While we look forward to the opportunities the new building presents, we are also aware that leaving our historic building may be a source of grief for those of us who love it deeply. Please comment below to share some of your favorite memories of Beacon Hill and its history. We will collect these comments and share them more widely.

  • Art Ungar

    I spent quite a bit of time at 25 when I served on the
    UUA Board and later on the COA. The question that got answered by the move is
    whether we want to have a monument or an effective staff.

    I remember meeting Bill Schultz in his President’s office
    at my first Board meeting. It was not pleasant.

  • Jim Merrill

    As a third-generation Angeleno, clueless about Ivy League
    culture, I had no idea that one should reserve Cambridge accommodations a year in advance of a Harvard graduation.

    Fortunately, having stayed once before during a genealogical “graveyard tour” of Massachusetts, I remembered the Eliot and Pickett Houses. My wife, daughter, and I felt ourselves a real part of Unitarian Universalist history when we stayed in the Jack Mendelsohn room at E&P., a short ride on the T to Harvard Square.

  • Rev. Dr. Christine M. Wetzel

    So much of my professional life for 60+ years has been
    spent at “25,” Elliot and Picket houses, that this space is too tiny to record so many cherished memories of people and times there. I initiated the custom of youth trips to Boston when Ferd Wilder,building sup’t, took us on the historical journey through “25”and then served us punch and cookies in the basement shipping room!! Years Later, Dana Greely invited us into his second floor office, without cookies. I remember Ernest Kuebler, Lotta Hemple and Edna Bruner at CLC on the fourth floor, CEPREL meetings when Bob Miller was instrumental in getting Starr King and Meadville to talk to each other about Budgets, and then there were the RE Futures meetings, the RE Advisory Committee Meetings, Dorothy Spoerl, Bob West, Bob Doss, Junella Hansen, Betty Anastos,Bobbi Nelson, Gene Navias and a host of others.

    Some of us worked so hard to bring into being the Ministry of Religious Education and Ordination for that Ministry. So much of all this was conceived at “25”. And finally, there was the day that the portrait of Dr. John Murray Atwood, beloved Dean of the St. Lawrence University Theological School, was presented with appropriate ceremony to “25” to hang in the chapel. To recount all the treasured people and UUA moments on Beacon Hill that have shaped my life would take a book. It is hard to say Goodbye to a place endowed with so much history, my own and that of so many of my religious ancestors.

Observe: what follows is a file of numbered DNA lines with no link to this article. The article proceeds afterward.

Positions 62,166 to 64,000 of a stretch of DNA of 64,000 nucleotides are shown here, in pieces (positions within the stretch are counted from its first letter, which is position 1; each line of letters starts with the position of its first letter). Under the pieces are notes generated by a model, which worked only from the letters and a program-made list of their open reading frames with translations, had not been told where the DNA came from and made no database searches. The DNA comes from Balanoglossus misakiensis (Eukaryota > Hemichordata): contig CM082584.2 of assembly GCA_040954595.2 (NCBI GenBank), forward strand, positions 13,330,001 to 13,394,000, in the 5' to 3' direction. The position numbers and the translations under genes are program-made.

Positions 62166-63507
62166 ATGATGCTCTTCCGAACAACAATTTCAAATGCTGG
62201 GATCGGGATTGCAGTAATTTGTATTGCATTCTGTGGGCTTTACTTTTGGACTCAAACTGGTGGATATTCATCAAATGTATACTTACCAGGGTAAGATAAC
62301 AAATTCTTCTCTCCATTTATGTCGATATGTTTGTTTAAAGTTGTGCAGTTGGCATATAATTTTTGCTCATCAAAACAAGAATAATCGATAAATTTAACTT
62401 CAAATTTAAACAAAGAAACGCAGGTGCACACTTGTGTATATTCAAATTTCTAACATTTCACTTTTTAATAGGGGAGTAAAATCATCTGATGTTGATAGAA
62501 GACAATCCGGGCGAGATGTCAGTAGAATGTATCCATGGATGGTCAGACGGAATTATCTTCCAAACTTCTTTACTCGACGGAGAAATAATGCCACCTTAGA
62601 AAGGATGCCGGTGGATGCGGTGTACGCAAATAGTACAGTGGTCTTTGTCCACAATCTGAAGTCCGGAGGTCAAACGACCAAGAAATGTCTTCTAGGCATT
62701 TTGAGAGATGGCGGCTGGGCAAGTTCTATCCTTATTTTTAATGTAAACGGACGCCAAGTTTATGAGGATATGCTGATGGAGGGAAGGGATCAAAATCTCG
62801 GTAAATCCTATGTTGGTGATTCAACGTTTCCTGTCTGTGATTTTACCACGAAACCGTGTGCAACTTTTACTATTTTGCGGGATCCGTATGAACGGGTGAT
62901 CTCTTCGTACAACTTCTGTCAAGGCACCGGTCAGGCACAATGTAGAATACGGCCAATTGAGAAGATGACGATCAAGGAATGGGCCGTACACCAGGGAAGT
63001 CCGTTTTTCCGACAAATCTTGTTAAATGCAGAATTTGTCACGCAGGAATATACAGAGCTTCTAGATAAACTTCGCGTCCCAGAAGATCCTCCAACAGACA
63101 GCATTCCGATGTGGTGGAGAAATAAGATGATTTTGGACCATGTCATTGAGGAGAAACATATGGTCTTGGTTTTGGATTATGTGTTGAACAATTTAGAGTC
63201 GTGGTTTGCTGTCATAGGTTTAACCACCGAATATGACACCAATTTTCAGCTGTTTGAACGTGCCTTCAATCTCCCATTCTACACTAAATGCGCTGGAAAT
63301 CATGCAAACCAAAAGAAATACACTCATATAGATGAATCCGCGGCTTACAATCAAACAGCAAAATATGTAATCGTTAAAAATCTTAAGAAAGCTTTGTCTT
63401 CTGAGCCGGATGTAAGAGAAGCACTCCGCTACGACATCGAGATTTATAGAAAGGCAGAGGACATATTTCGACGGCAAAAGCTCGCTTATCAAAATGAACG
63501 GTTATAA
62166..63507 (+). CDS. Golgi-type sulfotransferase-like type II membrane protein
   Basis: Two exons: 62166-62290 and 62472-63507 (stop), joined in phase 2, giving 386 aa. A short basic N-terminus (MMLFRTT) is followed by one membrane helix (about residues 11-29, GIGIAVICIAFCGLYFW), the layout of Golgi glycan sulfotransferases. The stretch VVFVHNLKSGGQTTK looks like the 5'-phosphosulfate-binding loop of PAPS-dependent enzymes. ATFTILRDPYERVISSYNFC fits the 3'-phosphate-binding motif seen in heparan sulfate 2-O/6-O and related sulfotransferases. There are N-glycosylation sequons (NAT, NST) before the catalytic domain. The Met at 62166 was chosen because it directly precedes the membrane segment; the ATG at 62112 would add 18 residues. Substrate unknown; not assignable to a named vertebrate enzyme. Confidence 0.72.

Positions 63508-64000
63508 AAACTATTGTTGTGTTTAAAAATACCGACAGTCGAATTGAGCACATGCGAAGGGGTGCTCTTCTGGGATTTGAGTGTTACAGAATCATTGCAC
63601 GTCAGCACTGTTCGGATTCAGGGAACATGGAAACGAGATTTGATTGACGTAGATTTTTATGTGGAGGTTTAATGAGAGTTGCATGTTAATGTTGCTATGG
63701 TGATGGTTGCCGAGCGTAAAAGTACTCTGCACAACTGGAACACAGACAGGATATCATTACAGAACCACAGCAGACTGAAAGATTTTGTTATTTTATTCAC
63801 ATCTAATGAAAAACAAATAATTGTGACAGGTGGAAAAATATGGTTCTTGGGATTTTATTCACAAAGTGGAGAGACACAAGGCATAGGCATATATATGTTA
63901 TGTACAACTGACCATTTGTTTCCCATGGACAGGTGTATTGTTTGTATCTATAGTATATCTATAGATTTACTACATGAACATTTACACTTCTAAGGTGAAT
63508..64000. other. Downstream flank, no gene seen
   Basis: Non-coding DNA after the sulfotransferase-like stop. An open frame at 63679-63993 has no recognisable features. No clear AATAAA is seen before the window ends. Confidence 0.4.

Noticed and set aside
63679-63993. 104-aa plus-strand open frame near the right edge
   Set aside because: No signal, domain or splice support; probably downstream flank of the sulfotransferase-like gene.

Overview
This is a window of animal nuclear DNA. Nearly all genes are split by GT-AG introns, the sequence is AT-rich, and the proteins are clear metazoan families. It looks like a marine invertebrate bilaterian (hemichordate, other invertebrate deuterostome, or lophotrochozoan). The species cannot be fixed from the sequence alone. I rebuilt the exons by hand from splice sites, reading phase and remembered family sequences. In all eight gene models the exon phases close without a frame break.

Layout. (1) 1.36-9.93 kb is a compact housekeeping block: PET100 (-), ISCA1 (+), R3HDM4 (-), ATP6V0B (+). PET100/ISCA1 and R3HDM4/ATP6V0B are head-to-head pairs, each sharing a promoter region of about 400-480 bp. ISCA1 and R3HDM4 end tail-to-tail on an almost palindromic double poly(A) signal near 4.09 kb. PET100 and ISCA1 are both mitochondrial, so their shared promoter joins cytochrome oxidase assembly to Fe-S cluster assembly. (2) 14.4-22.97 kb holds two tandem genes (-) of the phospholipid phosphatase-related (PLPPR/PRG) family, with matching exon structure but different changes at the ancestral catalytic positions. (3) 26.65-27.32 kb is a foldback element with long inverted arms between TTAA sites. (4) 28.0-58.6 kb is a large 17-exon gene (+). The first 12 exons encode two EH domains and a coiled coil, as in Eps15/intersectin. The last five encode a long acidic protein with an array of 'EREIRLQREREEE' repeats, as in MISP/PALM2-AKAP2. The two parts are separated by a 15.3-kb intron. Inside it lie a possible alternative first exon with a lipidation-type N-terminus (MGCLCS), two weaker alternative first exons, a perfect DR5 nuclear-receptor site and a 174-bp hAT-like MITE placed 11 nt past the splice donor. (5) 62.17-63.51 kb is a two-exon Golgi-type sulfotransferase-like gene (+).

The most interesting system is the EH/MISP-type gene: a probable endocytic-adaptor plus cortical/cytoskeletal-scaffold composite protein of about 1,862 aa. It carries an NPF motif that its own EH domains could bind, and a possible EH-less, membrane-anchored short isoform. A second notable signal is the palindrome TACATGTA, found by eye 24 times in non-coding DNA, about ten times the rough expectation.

But what I love most about Unitarian Universalists is our ability to say Goodbye as one door closes and Hello as another opens to whatever!

  • When I first began this epic adventure as a DRE, I attended a workshop at 25 Beacon Street and spent the weekend at Elliot and Picket House. I met some wonderful people who became great friends and colleagues. I remember being barely able to contain my excitement at finding these kindred spirits. I don’t think I slept all weekend. Second only to that weekend is my long wandering around the UUA Bookstore. I could stroll around that tiny room all afternoon and made it a habit to stop in whenever I was in town. These early experiences formed my spiritual foundation probably more than anything else.

  • Bond Perry

    I grew up a Universalist. My mother and father (Rev. A. Q. Perry and Irene Lewis Perry) met
    at the theological school at Tufts and over my lifetime I heard “25 Beacon
    Street” referenced so often (with pride, at times with loving humor and at
    other times, contentious anger and at other times with near reverence) that it
    is the one address that I can count on remembering….even as age and frequent
    moves cause me to struggle to remember current addresses and zip codes and
    telephone numbers….. We believe in the :….”Neighborhood of 25 Beacon
    Street” was the unspoken part of the Avowal of Faith of the Universalist
    Church in which I grew up.

    I actually never entered the doors of Headquarters….but I have passed by on
    my infrequent visits to Boston as an adult….and always felt the pride of
    belonging, of being Universalist and then Universalist-Unitarian….and having
    a connection to the history embodied in that impressive and lovely old building
    and neighborhood so much a part of the American story of Freedom, Liberty and
    Independence. Awesome! “It would have been enough…..”

    I am sure the reasons for the move are overwhelming and valid….and I am
    dismissing the warnings about “old wine and new skins” for our
    Universalism-Unitarianism…is a Living Faith….built on the courage and
    vision of our forbearers….but poised on the brink…of the future. May All Be
    Well with thee….with us….with our precious faith.

  • S. Berliner, III

    After over 55 years as a U-cum-UU, and husband of a minister, I was appalled at our leaving 25 – until I found it only went back to 1927 (not antedeluvian, as I’d always thought). Other than leaving the sacred precincts of the State House and King’s Chapel, huzzah for Peter and the Board – well done! Sam, III